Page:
This challenge involves calculating the number of candles needed on birthday cakes. It is an opportunity to explore numbers and discover new things.
Take 5 cubes of one colour and 2 of another colour. How many different ways can you join them if the 5 must touch the table and the 2 must not touch the table?
Vincent and Tara are making triangles with the class construction set. They have a pile of strips of different lengths. How many different triangles can they make?
While we were sorting some papers we found 3 strange sheets which seemed to come from small books but there were page numbers at the foot of each page. Did the pages come from the same book?
How many shapes can you build from three red and two green cubes? Can you use what you've found out to predict the number for four red and two green?
Lolla bought a balloon at the circus. She gave the clown six coins to pay for it. What could Lolla have paid for the balloon?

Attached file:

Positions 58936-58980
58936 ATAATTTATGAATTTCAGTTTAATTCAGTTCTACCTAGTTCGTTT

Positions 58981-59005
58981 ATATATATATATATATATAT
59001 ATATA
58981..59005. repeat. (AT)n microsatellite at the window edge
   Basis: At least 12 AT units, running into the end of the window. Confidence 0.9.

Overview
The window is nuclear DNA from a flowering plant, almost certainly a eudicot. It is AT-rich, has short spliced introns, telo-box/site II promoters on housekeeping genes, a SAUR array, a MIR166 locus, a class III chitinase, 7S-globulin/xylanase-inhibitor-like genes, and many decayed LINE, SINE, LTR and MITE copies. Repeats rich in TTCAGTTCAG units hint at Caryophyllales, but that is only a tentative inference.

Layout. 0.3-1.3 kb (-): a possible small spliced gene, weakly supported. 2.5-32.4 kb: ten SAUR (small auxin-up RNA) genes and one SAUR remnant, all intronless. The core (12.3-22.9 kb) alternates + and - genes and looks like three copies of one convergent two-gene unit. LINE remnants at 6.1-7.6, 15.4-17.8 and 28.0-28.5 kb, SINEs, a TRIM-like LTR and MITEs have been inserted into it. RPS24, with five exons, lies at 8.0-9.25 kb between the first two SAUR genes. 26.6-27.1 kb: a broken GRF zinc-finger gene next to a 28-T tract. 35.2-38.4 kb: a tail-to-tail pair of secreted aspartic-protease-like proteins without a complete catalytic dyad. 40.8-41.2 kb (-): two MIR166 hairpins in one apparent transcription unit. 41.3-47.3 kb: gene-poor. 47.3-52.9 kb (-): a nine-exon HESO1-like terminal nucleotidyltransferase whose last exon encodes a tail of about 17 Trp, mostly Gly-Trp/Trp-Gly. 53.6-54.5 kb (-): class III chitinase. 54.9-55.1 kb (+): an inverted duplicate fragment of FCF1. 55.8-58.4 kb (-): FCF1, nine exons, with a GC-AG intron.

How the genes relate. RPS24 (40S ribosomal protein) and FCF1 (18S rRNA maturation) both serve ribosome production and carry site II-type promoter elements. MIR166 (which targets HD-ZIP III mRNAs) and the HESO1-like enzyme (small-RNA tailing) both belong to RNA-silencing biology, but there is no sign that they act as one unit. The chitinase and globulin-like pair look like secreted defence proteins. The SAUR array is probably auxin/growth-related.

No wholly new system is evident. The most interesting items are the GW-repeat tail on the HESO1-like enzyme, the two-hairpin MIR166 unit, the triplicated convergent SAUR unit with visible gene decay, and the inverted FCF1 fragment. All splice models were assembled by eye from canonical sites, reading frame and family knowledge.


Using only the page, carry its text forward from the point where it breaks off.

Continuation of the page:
What is the smallest number of tiles needed to tile this patio? Can you investigate patios of different sizes?
The ancient Egyptians were said to make right-angled triangles using a rope with twelve equal sections divided by knots. What other triangles could you make if you had a rope like this?
Can you continue this pattern of triangles and begin to predict how many sticks are used for each new "layer"?
When newspaper pages get separated at home we have to try to sort them out and get things in the correct order. How many ways can we arrange these pages so that the numbering may be different?
Ana and Ross looked in a trunk in the attic. They found old cloaks and gowns, hats and masks. How many possible costumes could they make?
How many different shaped boxes can you design for 36 sweets in one layer? Can you arrange the sweets so that no sweets of the same colour are next to each other in any direction?
I like to walk along the cracks of the paving stones, but not the outside edge of the path itself. How many different routes can you find for me to take?
Let's say you can only use two different lengths - 2 units and 4 units. Using just these 2 lengths as the edges how many different cuboids can you make?
How many triangles can you make on the 3 by 3 pegboard?